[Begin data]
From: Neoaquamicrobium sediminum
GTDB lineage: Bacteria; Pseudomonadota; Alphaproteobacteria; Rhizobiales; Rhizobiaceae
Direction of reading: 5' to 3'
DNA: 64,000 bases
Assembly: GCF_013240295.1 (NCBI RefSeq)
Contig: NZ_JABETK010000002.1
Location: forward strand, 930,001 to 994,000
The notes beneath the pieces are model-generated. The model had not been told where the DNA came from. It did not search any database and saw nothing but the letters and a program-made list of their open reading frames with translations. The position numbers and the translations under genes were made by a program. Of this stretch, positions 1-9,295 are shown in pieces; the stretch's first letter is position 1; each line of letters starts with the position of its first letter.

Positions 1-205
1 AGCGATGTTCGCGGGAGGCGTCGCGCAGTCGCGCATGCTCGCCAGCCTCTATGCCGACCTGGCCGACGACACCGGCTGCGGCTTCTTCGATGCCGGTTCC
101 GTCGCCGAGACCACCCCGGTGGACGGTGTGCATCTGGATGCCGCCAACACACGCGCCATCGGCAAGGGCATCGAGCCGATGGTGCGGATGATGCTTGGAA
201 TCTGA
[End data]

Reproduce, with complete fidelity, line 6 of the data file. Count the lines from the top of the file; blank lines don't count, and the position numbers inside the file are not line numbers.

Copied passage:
Contig: NZ_JABETK010000002.1